Model: ST94813A (scsi)
Disk /dev/sde: 40.0GB
Sector size (logical/physical): 512B/512B
Partition Table: msdos

Number Start End Size Type File system Flags
1 1049kB 34.4GB 34.4GB primary fat32 boot, lba


Model: HL-DT-ST DVD+-RW GSA-H73N (scsi)
Disk /dev/sr0: 4700MB
Sector size (logical/physical): 2048B/2048B
Partition Table: mac

Number Start End Size File system Name Flags
1 8192B 24.6kB 16.4kB Apple
2 3669MB 3678MB 9306kB EFI

Reply ro "fdisk" command

WARNING: GPT (GUID Partition Table) detected on '/dev/sda'! The util fdisk doesn't support GPT. Use GNU Parted.


Disk /dev/sda: 1000.2 GB, 1000204886016 bytes
256 heads, 63 sectors/track, 121126 cylinders, total 1953525168 sectors
Units = sectors of 1 * 512 = 512 bytes
Sector size (logical/physical): 512 bytes / 4096 bytes
I/O size (minimum/optimal): 4096 bytes / 4096 bytes
Disk identifier: 0x00000000

Device Boot Start End Blocks Id System
/dev/sda1 1 4294967295 2147483647+ ee GPT
Partition 1 does not start on physical sector boundary.

Disk /dev/sdb: 320.1 GB, 320072933376 bytes
255 heads, 63 sectors/track, 38913 cylinders, total 625142448 sectors
Units = sectors of 1 * 512 = 512 bytes
Sector size (logical/physical): 512 bytes / 512 bytes
I/O size (minimum/optimal): 512 bytes / 512 bytes
Disk identifier: 0x000d156f

Device Boot Start End Blocks Id System
/dev/sdb1 2048 593268735 296633344 83 Linux
/dev/sdb2 593270782 625141759 15935489 5 Extended
/dev/sdb5 593270784 625141759 15935488 82 Linux swap / Solaris

Disk /dev/sdd: 499.6 GB, 499635978240 bytes
255 heads, 63 sectors/track, 60743 cylinders, total 975851520 sectors
Units = sectors of 1 * 512 = 512 bytes
Sector size (logical/physical): 512 bytes / 512 bytes
I/O size (minimum/optimal): 512 bytes / 512 bytes
Disk identifier: 0x01c613fe

Device Boot Start End Blocks Id System
/dev/sdd1 63 975836294 487918116 7 HPFS/NTFS/exFAT

Disk /dev/sde: 40.0 GB, 40007761920 bytes
255 heads, 63 sectors/track, 4864 cylinders, total 78140160 sectors
Units = sectors of 1 * 512 = 512 bytes
Sector size (logical/physical): 512 bytes / 512 bytes
I/O size (minimum/optimal): 512 bytes / 512 bytes
Disk identifier: 0x278e6a65

Device Boot Start End Blocks Id System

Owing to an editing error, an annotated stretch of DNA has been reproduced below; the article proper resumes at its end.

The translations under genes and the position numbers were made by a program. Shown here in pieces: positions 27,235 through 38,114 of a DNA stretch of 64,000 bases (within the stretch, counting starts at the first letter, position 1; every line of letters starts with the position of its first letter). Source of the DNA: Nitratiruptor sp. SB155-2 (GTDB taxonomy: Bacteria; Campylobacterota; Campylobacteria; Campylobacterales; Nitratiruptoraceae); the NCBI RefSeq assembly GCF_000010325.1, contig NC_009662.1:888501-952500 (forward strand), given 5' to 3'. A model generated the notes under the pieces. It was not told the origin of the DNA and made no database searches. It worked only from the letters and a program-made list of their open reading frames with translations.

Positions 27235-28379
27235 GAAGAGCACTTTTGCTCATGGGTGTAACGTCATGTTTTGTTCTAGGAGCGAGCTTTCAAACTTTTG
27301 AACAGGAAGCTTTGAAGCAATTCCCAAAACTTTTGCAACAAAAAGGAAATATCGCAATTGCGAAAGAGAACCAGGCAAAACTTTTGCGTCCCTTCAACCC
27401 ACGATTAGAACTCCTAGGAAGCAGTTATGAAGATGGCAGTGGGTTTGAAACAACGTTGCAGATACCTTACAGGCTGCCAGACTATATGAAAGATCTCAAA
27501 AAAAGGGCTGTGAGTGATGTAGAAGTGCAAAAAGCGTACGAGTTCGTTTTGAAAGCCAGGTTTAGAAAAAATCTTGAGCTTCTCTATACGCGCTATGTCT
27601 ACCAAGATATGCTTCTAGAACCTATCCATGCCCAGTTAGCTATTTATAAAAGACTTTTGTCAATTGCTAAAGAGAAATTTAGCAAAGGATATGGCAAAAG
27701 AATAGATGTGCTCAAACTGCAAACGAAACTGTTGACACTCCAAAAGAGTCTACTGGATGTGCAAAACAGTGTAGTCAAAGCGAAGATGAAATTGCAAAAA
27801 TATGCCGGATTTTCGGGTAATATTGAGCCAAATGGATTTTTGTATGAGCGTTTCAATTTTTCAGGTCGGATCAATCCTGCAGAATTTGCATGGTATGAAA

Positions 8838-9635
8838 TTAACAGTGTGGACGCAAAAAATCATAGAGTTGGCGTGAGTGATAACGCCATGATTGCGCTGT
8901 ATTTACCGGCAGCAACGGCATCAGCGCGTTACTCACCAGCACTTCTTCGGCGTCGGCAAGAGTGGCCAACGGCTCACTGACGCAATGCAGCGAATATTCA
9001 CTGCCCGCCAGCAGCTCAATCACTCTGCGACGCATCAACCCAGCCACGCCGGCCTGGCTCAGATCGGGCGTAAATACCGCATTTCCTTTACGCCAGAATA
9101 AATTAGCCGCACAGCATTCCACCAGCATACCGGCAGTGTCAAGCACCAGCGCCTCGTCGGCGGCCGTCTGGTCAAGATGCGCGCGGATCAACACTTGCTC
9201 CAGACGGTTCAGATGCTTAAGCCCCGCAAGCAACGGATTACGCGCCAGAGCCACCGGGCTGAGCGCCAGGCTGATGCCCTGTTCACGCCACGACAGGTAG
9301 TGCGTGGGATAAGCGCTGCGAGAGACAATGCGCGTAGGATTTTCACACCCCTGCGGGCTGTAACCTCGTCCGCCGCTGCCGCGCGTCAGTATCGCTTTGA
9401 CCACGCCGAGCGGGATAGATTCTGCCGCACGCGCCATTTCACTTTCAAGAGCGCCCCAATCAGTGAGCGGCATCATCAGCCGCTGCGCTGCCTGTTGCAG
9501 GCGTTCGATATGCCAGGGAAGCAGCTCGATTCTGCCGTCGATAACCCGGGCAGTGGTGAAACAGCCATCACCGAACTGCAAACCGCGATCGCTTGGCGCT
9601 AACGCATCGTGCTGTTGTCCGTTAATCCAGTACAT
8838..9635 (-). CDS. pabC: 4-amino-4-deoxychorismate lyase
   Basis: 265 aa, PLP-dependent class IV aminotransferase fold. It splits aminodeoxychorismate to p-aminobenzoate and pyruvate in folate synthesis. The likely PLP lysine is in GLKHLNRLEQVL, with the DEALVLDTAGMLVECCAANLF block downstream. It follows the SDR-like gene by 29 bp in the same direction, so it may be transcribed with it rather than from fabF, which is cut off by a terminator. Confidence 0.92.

/dev/sde1 * 2048 67110911 33554432 c W95 FAT32 (LBA)

The last two drives are external storage for media - the 1 TB is the new drive and the 320 GB is the drive from my old set up. I tried installing on the 320 initially - should I try the 1 TB?

oldfred
November 17th, 2013, 05:04 PM
While you can have Windows with UEFI and Ubuntu with BIOS boot it is a bit of a hassle as you have to go into UEFI/BIOS and turn it on of off and choose system that matches each time. UEFI and BIOS are not compatible, so once you start booting in one mode you cannot switch, or from grub menu boot another system that is not in the same boot mode you started with.

Since Windows is UEFI, it would then be best to install Ubuntu in UEFI also. And now that main drive is gpt, you should partition all new drives as gpt so you will not have the above boot issue.


I have BIOS but use gpt. I have created my gpt partitions with gparted. Under device, create partition table, advanced, choose gpt not the default msdos (MBR) partitioning.

I would also suggest an efi partition at the beginning of every drive. Then you could make that drive bootable without the others. But you can install grub2's efi boot files in the Windows efi partition or both.


For the Total space you want for Ubuntu:
Ubuntu's standard install is just / (root) & swap, but it is better to add another partition for /home if allocating over 30GB.:
Only if gpt - all partitions in gpt are primary:
gpt: 250 MB efi FAT32 w/boot flag (for UEFI boot or future use for UEFI, you only can have one per drive, so if already existing do not attempt another)